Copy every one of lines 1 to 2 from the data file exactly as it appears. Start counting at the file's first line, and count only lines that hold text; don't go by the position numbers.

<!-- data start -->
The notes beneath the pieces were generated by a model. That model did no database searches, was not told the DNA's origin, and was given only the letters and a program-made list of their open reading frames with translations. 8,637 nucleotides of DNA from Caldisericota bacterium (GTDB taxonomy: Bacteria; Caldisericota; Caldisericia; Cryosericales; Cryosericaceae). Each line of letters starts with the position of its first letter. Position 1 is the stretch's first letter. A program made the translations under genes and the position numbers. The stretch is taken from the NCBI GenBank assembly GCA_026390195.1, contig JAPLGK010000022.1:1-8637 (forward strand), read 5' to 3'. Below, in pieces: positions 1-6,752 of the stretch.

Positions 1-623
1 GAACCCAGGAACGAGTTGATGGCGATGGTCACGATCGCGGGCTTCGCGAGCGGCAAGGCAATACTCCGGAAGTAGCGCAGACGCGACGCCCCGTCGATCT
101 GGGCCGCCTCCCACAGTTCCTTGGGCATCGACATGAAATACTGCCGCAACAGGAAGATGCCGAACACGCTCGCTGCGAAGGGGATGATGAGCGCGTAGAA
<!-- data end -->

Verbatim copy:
The notes beneath the pieces were generated by a model. That model did no database searches, was not told the DNA's origin, and was given only the letters and a program-made list of their open reading frames with translations. 8,637 nucleotides of DNA from Caldisericota bacterium (GTDB taxonomy: Bacteria; Caldisericota; Caldisericia; Cryosericales; Cryosericaceae). Each line of letters starts with the position of its first letter. Position 1 is the stretch's first letter. A program made the translations under genes and the position numbers. The stretch is taken from the NCBI GenBank assembly GCA_026390195.1, contig JAPLGK010000022.1:1-8637 (forward strand), read 5' to 3'. Below, in pieces: positions 1-6,752 of the stretch.

Positions 1-623